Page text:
[MANHATTAN, NY.] The amount of potential that Taokfeek Abijako carries with himself as a creative and the visionary behind the brand Head of State is evidently palpable to the fashion industry and to every pan-African country that continues to be involved in the second world. According to Abijako, the mission for Head of State is to establish a platform that contributes to the pan-African legacy to be embraced from within and cultivate identities by cultural preservation. This season delivered a grander scale to present the Spring Summer 2022 collection at The Kitchen for New York Fashion Week, titled Homecoming.
For the presentation, Abijako pulled inspiration from the international arts festival that took place in the early months of 1977 where thousands of artists, writers, musicians and activists from primarily Africa and the global Black diaspora gathered together in Lagos for the FESTAC ’77 experience. Think Afropunk but much more authentic in the fact that it’s rich rooted cultural influences were from first-hand creatives that lived the pan-African identity without any whitewashing interference. The stage for the performance was directly in front of a stand of bleachers where the attendees witnessed Abu Baker a contemporary dancer who opened the show performing moves that resembled movements seen from the FESTAC festival. As baker was on stage throughout the runway show his choreography positioned him to draw back the curtains revealing a box-shaped fixture where the models emerged to showcase each of the 25 looks.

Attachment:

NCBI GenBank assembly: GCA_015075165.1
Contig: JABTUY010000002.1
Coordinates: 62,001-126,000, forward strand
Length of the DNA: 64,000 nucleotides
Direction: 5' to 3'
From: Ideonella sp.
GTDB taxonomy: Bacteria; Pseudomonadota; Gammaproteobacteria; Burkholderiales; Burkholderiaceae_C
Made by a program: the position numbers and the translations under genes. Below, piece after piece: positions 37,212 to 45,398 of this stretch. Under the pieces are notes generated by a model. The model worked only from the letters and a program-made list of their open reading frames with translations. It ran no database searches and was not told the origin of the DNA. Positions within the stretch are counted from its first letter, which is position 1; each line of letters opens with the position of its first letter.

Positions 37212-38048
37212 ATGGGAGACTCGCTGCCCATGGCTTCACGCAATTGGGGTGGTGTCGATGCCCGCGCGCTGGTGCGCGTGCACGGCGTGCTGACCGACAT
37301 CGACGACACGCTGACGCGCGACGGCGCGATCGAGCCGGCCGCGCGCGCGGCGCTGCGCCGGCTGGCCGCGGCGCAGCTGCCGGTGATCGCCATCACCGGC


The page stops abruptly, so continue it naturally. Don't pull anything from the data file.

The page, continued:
As streetwear and festival wear become more and more accepted into fashion, Homecoming, was able to blend the festival trends of 1977 to the current style of 2021. When admiring the garments up-close, there’s a lot to consume when the eyes are tracing the hems of say, a red blouse from look 19, where the hem reaches the left hip but the hem on the right side reaches the ribs. That intricacy seems to be a common theme throughout the pieces and its probably worth mentioning that solid colours were a better choice rather than going literal with African prints. Only because with solid colours, we were able to appreciate Abijako’s sewing techniques that give a nice futuristic snug fit. Most of the looks were long sleeved and had long trousers that provided more warmth than it should for summer looks.